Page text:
In this particular case - the new law - on the one hand you don't want to break the laws of a country that hosts you and on the other you can't act like everything's alright. It's a delicate matter and I can't claim I have the right answer. I personally am not in favour of a boycott at this point though, I don't think it would do anyone any good.

    Thank you, spiky. :respec:
  10. dardar1126

    dardar1126 Well-Known Member


    Baird denounces Russia’s ‘hateful’ anti-gay law, says Canada has been pushing back
    OTTAWA — The Canadian Press
    Published Thursday, Aug. 01 2013, 3:11 PM EDT
    Last updated Thursday, Aug. 01 2013, 3:14 PM EDT




    US Senator blasts “outrageous” Russian threat against gay Olympic athletes
    8/1/2013 4:08pm by John Aravosis


    Last edited: Aug 1, 2013
  11. Sylvia

    Sylvia Still recovering from Worlds...

  12. caseyedwards

    caseyedwards Well-Known Member

    Harvey Fierstein tweeted "How do we stop a modern-day Adolf Hitler? lgbtqnation.com/2013/07/how-do… via @lgbtqnation - Another view. Johnny Weir's self absorption is chilling."
  13. judiz

    judiz Well-Known Member

    ((sigh)) I really can't understand why no one is asking other Olympic hopefuls if they favor a boycott? Some of the comments I am reading make it sound like it's Johnny's decision if the USA boycotts or not just because he one of the few out athletes. I really would love to see someone stick a microphone under Evan's nose or any of the skiers or bobsledders and ask them if they are willing to boycott.

    For the record, a pro-gay group in Russia has said it is against a boycott, instead organizing a Sochi pride to happen during the games and Johnny has been asked and agreed to participate.
  14. centerpt1

    centerpt1 Well-Known Member

    Funny- I mostly see Blake Skjellerup quoted in articles...but Johnny is catching up.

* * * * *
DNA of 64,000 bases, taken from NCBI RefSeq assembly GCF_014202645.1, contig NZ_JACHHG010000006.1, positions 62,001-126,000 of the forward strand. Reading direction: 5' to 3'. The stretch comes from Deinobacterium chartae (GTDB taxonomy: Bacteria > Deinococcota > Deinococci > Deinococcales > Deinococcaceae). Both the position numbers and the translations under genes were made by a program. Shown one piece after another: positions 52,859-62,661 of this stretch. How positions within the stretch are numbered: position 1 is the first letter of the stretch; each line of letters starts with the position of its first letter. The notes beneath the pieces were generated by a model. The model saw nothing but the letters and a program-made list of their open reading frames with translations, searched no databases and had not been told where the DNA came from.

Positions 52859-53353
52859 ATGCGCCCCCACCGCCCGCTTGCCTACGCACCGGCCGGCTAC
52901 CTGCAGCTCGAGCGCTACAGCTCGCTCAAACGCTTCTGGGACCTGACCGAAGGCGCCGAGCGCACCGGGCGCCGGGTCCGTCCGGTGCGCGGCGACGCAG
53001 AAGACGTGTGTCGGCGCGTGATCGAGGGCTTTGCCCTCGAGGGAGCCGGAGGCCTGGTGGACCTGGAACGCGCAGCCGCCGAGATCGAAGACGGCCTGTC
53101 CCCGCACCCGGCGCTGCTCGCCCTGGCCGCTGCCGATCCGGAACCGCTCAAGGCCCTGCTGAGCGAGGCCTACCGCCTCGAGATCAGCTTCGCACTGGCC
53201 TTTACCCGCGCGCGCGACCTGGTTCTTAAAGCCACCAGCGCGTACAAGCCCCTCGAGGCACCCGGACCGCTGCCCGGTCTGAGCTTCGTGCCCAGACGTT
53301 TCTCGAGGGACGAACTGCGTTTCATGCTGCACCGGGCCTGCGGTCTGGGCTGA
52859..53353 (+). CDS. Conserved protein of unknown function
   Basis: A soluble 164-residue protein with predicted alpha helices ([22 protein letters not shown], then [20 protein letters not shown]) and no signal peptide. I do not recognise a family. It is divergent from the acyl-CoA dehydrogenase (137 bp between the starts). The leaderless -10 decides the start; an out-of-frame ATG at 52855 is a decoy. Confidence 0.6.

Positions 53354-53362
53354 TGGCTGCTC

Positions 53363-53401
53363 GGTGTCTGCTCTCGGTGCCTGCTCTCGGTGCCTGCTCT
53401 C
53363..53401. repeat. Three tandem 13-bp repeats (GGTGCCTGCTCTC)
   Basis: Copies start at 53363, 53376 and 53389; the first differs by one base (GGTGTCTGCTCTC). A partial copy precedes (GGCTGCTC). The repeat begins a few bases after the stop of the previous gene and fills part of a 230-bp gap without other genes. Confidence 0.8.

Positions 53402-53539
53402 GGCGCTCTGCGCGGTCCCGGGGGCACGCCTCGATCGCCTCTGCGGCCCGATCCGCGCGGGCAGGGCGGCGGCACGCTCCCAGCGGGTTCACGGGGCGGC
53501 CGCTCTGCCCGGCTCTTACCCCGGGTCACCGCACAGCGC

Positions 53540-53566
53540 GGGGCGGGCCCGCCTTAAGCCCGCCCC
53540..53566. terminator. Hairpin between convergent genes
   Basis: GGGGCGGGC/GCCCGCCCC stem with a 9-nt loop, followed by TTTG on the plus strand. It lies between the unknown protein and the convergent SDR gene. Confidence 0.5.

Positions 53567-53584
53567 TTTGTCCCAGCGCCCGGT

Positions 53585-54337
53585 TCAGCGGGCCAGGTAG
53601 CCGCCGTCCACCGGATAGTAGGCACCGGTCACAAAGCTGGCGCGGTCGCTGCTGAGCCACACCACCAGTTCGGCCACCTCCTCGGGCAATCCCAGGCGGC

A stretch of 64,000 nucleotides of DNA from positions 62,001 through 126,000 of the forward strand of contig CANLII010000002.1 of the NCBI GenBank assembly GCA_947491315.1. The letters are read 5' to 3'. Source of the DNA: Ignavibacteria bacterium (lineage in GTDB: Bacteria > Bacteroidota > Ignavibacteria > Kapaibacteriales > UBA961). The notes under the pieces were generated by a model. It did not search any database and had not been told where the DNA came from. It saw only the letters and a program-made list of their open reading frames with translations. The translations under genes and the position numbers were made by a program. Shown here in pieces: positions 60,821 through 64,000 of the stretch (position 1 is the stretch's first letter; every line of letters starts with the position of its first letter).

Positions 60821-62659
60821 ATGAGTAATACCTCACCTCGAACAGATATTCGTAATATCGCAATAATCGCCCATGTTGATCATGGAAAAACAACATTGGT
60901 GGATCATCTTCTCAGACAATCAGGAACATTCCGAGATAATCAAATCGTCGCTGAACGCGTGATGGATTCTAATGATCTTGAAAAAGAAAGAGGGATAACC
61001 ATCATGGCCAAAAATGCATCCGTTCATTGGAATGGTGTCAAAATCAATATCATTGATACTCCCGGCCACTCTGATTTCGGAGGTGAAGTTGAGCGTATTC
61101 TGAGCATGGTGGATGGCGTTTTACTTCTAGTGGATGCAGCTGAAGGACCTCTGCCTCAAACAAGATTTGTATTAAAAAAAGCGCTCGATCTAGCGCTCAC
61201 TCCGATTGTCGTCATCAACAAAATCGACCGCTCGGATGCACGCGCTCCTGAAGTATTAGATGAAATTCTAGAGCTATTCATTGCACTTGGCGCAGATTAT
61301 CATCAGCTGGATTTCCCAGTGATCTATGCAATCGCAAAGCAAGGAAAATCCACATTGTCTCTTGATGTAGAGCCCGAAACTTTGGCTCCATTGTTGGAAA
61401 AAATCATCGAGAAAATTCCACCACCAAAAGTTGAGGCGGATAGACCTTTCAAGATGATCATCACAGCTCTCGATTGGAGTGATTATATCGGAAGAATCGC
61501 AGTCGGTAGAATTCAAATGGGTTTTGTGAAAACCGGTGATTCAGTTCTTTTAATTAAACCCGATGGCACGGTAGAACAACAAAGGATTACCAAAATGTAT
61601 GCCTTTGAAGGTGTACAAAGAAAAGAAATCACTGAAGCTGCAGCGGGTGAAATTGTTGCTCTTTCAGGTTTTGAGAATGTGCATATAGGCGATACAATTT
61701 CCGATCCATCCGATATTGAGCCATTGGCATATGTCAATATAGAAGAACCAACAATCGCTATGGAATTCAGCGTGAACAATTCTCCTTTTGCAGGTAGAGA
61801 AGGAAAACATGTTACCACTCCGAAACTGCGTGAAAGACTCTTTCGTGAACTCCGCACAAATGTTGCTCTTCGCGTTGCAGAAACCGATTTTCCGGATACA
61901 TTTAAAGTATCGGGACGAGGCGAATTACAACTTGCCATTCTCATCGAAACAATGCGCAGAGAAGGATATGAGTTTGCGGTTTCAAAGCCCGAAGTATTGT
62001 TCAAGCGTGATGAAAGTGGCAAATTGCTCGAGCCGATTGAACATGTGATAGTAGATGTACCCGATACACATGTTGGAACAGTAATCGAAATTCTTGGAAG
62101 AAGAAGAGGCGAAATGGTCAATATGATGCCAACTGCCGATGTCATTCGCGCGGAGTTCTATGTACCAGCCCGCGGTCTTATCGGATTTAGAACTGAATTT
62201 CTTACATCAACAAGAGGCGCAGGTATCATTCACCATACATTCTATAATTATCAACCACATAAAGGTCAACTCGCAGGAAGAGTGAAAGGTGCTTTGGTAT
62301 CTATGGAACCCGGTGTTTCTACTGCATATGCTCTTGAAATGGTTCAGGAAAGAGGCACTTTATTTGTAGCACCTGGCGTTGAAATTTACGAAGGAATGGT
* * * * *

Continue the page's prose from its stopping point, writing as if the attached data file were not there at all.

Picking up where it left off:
15. PeterG

    PeterG Well-Known Member

    With Russian vodka already being targeted, it would be interesting if a movement started around previous companies that have advertised with the Olympics. And if that movement started asking all of these potential advertisers whether they will or will not advertise their products during the 2014 Olympics if the Russian anti-gay laws remain on the books.

    What is wrong with protesting?

    Do you think you have it in you to make a point...rather than a personal attack?
  16. BlueRidge

    BlueRidge AYS's snark-sponge

    The quote from John Aravosis has him describing what is going on in Russia as an official pogrom. I have not heard that gays are being massacred in Russia. I am not minimizing the situation for gays and lesbians in Russia, but I think people should be more careful with the language they use.
    spikydurian and (deleted member) like this.
  17. hydro

    hydro Well-Known Member

    Doesn't the exposure of the Olympics also have a bigger implication for international travel to Russia?

    Forget being protected in the Olympic village, will Johnny Weir be able to visit for say, COR? Or visit his friends? What if he visits with his husband during a tour and they room together? The way the law is written, he could be subject to arrest.
  18. judiz

    judiz Well-Known Member

    Johnny has said he is willing to be arrested if he goes to Russia, he was invited to a skate in a show in October and he knows the risk involved should he be granted a visa. The last paragraph from Johnny's blog:

    I have been invited to perform in Saint Petersburg, Russia, birthplace of the anti-gay propaganda movement, and with luck on my side, I will be there come October. I am far too passionate about supporting the community on the ground rather than to watch from the sidelines and do nothing aside from drinking Swedish or Polish vodka instead of Russian. I will perform in a country who’s government would prefer having me in prison than entertaining her population, because I support the population and not the government. Should anything happen to me, please notify my mother and my husband.